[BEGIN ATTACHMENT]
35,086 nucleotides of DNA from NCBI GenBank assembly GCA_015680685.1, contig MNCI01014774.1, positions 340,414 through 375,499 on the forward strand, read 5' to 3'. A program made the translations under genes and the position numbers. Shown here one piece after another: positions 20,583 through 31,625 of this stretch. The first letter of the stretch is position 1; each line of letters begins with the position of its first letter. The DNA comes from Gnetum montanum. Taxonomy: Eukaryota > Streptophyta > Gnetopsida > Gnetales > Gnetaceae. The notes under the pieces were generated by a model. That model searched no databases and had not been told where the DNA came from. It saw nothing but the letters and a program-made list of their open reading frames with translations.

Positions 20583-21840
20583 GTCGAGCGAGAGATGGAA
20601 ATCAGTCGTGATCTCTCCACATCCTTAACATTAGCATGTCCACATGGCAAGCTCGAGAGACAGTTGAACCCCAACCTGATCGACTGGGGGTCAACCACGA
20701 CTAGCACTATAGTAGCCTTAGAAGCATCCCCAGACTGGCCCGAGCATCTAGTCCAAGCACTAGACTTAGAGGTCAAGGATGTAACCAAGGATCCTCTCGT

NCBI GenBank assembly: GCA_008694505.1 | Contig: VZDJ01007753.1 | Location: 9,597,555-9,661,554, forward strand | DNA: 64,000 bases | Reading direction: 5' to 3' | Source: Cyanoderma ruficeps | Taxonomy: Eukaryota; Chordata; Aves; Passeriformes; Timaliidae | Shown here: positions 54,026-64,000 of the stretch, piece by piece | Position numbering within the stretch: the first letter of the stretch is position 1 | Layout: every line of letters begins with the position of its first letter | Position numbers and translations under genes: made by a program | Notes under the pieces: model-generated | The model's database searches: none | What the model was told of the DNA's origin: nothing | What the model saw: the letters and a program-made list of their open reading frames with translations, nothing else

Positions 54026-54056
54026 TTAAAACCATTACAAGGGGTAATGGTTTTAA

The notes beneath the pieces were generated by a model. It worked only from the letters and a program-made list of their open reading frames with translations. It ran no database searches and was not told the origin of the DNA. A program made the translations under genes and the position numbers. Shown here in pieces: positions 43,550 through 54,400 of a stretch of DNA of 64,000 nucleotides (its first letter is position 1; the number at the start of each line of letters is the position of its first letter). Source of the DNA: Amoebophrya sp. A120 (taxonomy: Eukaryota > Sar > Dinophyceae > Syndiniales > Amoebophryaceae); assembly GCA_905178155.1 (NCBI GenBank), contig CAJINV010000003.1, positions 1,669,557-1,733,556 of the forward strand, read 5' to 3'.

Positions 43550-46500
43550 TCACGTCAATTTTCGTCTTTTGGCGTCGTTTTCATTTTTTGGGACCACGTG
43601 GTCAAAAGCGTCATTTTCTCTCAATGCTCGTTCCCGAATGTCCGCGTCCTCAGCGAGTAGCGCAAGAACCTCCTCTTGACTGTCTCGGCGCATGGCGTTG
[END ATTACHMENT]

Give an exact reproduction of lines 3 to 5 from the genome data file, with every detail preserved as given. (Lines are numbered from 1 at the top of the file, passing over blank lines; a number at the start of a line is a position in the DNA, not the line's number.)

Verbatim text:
20583 GTCGAGCGAGAGATGGAA
20601 ATCAGTCGTGATCTCTCCACATCCTTAACATTAGCATGTCCACATGGCAAGCTCGAGAGACAGTTGAACCCCAACCTGATCGACTGGGGGTCAACCACGA
20701 CTAGCACTATAGTAGCCTTAGAAGCATCCCCAGACTGGCCCGAGCATCTAGTCCAAGCACTAGACTTAGAGGTCAAGGATGTAACCAAGGATCCTCTCGT